as fun to find as it was to watch Jenny mimic the tracks with her elbows and knees. Simona and
Mariana gave their expert advice for locating eggs and identifying track directions. I felt
especially fortunate to learn these basic skills from these knowledgeable scientists.
Shortly after spending time at St. Joseph Peninsula, I began my journey to Bon Secour
National Wildlife Refuge in Fort Morgan, Alabama. Here, I met Matt Ware, a Ph.D candidate in
the MTREC Group, who is investigating the necessary measures for nest relocation by
recording temperature and water table fluctuations at every nest in Fort Morgan. He introduced
me to my awesome new roommates Haley, Allegra, and Don. Haley was the sea turtle intern for
the refuge, this was her first season ever! After a couple days of learning how to install the
devices, Matt went on to help a fellow researcher tag sea turtles off the coast of Georgia. It was
then my responsibility to assure that each nest was monitored appropriately. More beautiful
sunrises alluded our daily patrols, this time we got to drive on the beach with the UTV. We made
our way to the sand through the bumpy access called No Name Road, which received its
massive protrusions from the giant vessel traffic during the BP oil spill recovery. You could see
the oil and natural gas rigs from the beach, which served as a reminder of how easily human
impacts can deepen. The first couple of days, there were no nests but a few false crawls. Each
day we managed to pick up the trash collected by Connie, a wonderful man who walks the
refuge coast daily in order to do his part in keeping the ocean clean. I’ll never forget the first
time that we spotted a nest and found the eggs, which felt like trophies considering how hard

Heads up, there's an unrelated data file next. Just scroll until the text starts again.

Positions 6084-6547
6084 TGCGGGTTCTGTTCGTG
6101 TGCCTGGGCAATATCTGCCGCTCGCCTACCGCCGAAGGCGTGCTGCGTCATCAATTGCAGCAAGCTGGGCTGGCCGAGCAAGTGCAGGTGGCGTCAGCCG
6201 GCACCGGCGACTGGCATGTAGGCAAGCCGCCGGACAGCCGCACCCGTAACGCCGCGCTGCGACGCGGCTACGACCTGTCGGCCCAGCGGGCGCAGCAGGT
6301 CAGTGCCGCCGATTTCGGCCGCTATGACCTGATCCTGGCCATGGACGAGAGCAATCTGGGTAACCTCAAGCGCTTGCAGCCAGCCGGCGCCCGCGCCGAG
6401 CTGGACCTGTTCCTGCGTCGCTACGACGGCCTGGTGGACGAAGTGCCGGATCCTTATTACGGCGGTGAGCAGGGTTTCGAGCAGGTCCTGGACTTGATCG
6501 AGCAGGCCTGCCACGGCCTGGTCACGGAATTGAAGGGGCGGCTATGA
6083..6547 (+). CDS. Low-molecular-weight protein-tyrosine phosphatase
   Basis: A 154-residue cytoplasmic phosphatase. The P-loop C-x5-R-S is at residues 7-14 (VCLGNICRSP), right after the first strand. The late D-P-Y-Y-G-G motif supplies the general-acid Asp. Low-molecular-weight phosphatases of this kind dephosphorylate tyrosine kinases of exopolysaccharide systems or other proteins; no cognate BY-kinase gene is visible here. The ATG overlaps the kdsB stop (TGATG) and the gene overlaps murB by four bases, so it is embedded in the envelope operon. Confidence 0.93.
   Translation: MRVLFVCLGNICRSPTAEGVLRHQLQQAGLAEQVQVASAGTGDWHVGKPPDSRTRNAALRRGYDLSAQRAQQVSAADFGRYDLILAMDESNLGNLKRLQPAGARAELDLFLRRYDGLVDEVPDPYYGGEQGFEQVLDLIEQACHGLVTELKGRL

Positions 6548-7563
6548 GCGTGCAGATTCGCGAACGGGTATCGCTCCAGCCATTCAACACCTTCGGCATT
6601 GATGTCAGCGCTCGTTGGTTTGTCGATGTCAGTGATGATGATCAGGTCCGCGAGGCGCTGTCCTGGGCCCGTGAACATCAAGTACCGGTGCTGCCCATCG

they can be to find. This particular mother had crawled all the way from the sea to the top of the
dune to ensure her hatchling’s survival through potential tidal fluctuations and storms. Now, I
was to install the iClickers and the inundation devices next to the freshly laid eggs. We were all
ecstatic to mark the first nest of the season at Bon Secour National Wildlife Refuge.
After about two weeks of installing devices in Alabama, I made my way east back to the
forgotten coastline in St. George Island. It was now time to see the mother sea turtles in action.
Dr. Fuentes assigned us a different section each night to walk back and forth from, until we
found a false crawl or a nest. As we walked the shoreline from 10pm to 4am, our footsteps
revealed the bioluminescent dinoflagellates in the sand, which seemed to reflect the milky way
galaxy above us. The moon usually didn’t rise until 1am. With our red lights mostly switched off,
we scanned the shorelines for tracks of loggerhead sea turtle mothers. During our walk, we also
helped Emily with her research to document the human impacts that we could identify along the
beach, including human presence at night and obstacles like chairs and tents. Nightly
half-marathons became routine; as seashells broke beneath my toes, each turtle made it worth
it. If we were lucky to find a turtle, our team leader would go check to see what stage of nesting
she was in. If she was digging, we patiently waited for her to finish her job until she went into a
trance to lay her eggs. This is was our window of opportunity to check her flippers for Inconel
and PIT tags, take measurements of her carapace, and give her tags as needed. After we
completed our tasks, we let the mother cover up her eggs and make her way back to the water,
directing her if she was disoriented by beachfront house lights. With each turtle so unique, it